Project Overview and Purpose
The N.C. Department of Transportation is proposing to improve about 10 miles of I-85 from U.S. 321 (Exit 17) in Gastonia to N.C. 273 (Exit 27) in Belmont to address existing and future congestion and to improve traffic flow.
This critical stretch of highway connects Gastonia to other cities and towns in Gaston County and serves as a vital corridor for commuters within the Charlotte metropolitan area.
Proposed work would involve widening the roadway from six to eight lanes and replacing or rebuilding roadway and railroad bridges as well as upgrading interchanges.
Due to its proximity, construction schedule and association with I-85, proposed work also includes widening three-tenths of mile of N.C. 7 from I-85 to U.S. 29 in Belmont.
The N.C. Department of Transportation will evaluate "best-fit" alignment for the I-85 widening – such as widening the road on the outside or inside – to determine which widening option would minimize environmental impacts within the project corridor.
In addition, because there is not enough clearance to widen I-85 at all of the interchanges and bridges (roadway and railroad), NCDOT will evaluate various options for upgrading interchanges and relocating bridges.
The NCDOT project team will evaluate the following interchanges and bridges as part of the project development process:
- U.S. 321 interchange (Exit 17)
- Dr. Martin Luther King Jr. Way and Marietta Street bridge
- Modena Street bridge
- Four railroad bridges that cross over I-85
- N.C. 7 (East Ozark Avenue) interchange (Exit 19)
- N.C. 279 (North New Hope Road) interchange (Exit 20)
- Aberdeen Road bridge
- Cox Road interchange (Exit 21)
- South Church Street bridge
- South Main Street interchange (Exit 22)
- Groves Street bridge
- N.C. 7 (McAdenville Road) interchange (Exit 23)
- South Fork Catawba River bridge
- Hickory Grove Road bridge
- Belmont-Mount Holly Road interchange (Exit 26)
- N.C. 273 (Beatty Drive) interchange (Exit 27)
Options will be screened and analyzed based on impacts to property owners, community resources, streams, wetlands and historic resources. Other factors such as cost, schedule, design complexity and traffic flow will also be considered.
As part of the project development process, NCDOT will prepare an Environmental Assessment that outlines the impacts and benefits associated with the proposed work. For the project to move forward, the Federal Highway Administration must approve the environmental document and agree with an anticipated Finding of No Significant Impact, which determines the project will not have a significant effect on the environment.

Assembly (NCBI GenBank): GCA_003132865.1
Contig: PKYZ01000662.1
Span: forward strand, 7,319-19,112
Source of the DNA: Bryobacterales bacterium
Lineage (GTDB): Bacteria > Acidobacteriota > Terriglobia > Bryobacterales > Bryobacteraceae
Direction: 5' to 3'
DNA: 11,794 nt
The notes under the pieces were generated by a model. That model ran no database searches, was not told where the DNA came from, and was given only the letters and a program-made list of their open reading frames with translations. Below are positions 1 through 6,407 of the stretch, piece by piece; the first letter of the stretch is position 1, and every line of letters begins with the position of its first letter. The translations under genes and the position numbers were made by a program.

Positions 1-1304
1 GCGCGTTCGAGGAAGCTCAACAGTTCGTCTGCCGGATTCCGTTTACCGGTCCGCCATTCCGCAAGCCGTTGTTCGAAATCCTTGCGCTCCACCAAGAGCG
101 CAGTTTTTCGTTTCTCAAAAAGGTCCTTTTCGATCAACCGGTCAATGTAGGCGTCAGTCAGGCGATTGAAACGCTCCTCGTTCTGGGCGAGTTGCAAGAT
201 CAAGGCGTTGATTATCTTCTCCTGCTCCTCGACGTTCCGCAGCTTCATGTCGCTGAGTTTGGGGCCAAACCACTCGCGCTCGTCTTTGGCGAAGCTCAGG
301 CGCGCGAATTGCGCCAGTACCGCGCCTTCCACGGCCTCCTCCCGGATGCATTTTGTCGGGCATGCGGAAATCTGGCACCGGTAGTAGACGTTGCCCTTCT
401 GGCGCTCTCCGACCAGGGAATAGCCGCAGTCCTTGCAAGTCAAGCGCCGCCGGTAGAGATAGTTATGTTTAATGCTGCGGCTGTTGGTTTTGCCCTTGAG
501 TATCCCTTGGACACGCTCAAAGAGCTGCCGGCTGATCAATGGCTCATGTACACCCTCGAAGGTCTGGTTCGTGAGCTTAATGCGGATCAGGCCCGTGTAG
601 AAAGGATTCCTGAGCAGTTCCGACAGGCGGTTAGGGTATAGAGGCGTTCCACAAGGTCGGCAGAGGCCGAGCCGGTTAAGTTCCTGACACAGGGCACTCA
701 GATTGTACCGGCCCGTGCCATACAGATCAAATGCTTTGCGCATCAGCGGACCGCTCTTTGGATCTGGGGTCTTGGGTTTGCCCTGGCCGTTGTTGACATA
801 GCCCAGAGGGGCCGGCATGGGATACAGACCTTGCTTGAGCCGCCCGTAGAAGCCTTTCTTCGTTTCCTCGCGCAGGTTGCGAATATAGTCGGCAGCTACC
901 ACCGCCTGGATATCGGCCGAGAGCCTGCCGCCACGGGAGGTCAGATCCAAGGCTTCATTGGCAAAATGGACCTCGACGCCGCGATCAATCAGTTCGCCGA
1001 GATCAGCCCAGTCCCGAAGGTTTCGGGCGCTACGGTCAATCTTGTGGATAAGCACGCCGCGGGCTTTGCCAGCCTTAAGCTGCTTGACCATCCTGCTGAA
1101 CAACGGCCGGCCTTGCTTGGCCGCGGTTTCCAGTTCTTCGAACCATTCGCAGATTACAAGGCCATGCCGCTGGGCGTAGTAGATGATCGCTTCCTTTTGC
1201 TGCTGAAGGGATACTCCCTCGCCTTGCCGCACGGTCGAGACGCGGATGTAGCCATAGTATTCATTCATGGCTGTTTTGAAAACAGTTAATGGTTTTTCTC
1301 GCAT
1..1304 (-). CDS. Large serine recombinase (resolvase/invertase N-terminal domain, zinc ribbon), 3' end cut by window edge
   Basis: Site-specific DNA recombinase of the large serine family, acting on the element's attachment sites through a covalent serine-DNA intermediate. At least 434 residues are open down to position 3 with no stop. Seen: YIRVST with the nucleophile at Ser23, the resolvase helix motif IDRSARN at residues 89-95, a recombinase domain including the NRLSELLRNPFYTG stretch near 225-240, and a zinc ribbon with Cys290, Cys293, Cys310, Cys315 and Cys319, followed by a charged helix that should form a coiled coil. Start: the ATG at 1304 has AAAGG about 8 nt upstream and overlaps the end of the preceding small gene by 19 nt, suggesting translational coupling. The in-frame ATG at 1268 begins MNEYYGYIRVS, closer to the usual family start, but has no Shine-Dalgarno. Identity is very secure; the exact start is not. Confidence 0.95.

Community input is a key component of the environmental review and project development process. NCDOT will consider and incorporate comments and feedback as much as possible and will hold a public meeting to present potential design options for review.
|Prior Year Costs
|Property Acquisition and Utilities
*Estimated costs are subject to change.
|Environmental study finalized with anticipated Finding of No Significant Impact
*Future dates are preliminary and subject to change
Project Planning Engineer
NCDOT Central Project Delivery
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1548 Mail Service Center
Raleigh, NC 27699-1548
Kim Bereis, AICP
HNTB North Carolina, P.C.
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101 South Tryon St. #3610
Charlotte, NC 28202
Michael L. Poe, P.E.
Division Project Development
NCDOT Division 12
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P.O. Box 47
Shelby, NC 28151-0047
Resources for Local Property Owners
Although the N.C. Department of Transportation works to minimize the number of homes and businesses displaced by a road project, it is inevitable, in many cases, that a certain amount of private property is needed. The following information explains right of way acquisition and answers questions about the process.